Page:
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Pink Plastic Flamingos

A suburban stay-at-home dad builds a robot to perform his daily chores… But when he finds out his creation is taking over his life he sets out to destroy it.

Sometimes it’s the simple stories that really stick with us. Sometimes the simple stories are just well structured executed that we get a real satisfaction from watching it. Kind of like his previous film ‘We Were Not Made For This World‘, Colin West carries ‘Pink Plastic Flamingos‘ through a slow paced, yet scrutinized progression. Each action in the story is there for a reason, which truly makes the storytelling a fluid enjoyment.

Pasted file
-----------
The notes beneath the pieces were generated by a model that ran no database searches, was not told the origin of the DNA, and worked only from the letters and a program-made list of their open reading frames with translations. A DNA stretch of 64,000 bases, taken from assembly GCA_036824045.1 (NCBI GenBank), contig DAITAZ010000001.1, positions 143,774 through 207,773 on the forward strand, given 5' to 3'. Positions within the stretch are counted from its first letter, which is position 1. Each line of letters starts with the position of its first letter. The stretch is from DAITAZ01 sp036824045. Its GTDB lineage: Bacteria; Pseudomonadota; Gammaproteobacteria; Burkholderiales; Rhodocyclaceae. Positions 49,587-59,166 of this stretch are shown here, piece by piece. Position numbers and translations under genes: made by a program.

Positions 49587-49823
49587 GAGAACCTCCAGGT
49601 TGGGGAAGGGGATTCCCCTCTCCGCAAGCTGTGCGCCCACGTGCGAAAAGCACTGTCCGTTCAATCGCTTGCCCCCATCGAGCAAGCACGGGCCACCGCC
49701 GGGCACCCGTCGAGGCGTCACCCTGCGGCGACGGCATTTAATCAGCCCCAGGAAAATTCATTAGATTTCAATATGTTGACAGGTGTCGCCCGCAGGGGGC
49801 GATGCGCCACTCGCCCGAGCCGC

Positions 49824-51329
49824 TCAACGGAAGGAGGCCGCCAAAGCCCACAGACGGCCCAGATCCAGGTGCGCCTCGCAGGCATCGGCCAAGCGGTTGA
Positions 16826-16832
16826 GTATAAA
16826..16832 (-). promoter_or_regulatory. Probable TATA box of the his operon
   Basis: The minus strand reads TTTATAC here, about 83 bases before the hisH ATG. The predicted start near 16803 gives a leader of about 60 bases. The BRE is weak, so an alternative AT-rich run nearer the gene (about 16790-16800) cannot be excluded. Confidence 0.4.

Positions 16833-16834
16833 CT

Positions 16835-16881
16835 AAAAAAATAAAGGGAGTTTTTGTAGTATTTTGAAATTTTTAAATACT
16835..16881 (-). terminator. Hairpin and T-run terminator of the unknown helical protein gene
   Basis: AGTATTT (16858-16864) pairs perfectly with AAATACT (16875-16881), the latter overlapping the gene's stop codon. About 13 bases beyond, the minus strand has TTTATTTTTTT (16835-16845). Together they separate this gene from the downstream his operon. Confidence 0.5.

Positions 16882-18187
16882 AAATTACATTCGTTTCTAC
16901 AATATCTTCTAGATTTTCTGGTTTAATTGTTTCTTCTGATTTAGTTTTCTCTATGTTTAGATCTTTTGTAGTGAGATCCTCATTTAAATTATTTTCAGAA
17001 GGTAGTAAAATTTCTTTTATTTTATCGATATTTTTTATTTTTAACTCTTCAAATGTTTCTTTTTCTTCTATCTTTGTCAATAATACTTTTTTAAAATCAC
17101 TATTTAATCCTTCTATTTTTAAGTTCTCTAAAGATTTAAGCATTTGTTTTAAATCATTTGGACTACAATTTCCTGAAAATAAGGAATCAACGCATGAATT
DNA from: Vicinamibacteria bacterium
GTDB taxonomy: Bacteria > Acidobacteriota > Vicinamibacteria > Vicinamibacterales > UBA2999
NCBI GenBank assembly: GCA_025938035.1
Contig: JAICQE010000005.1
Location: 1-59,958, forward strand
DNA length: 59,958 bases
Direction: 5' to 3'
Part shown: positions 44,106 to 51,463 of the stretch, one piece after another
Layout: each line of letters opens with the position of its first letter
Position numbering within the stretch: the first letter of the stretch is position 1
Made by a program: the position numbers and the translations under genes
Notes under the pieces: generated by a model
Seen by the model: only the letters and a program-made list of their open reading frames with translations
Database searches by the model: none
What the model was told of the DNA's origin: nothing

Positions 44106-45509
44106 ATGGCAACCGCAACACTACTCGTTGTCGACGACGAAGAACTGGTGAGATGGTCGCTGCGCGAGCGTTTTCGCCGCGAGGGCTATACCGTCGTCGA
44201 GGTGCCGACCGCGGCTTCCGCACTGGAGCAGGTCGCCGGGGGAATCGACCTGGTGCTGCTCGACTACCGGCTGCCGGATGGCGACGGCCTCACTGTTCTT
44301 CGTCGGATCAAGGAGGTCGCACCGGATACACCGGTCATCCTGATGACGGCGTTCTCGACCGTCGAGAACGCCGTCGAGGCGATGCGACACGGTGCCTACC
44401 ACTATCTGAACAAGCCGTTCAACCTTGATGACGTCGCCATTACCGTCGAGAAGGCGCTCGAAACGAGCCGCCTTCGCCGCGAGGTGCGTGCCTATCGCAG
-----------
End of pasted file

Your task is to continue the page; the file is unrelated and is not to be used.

There has been a lot of hype in the news lately about the rise of sentient AI. These stories conjure thoughts of dystopian wasteland futures seen in things like Terminator or I, Robot. But what we’re really aiming to do with AI, long term, is to make life “better” (whatever that means) for us humans. So, is it getting better? With Pink Plastic Flamingos I was trying to draw that narrative out, deliberately straying from the typical Asimov-ian robot dystopia and placing this story in a future that was much like our own, but not exactly– setting the film in a tone rather than a time. I wanted to give way for a kind of comedic fable about the potential human reaction to their own act of creation. I often find it quite ironic that humans are so headstrong about creating this new form of artificial intelligence yet are at the same time so utterly terrified of it. On a side note, I feel that if sentient robots were to write their own Grimm fairy tales, this might be one of them.

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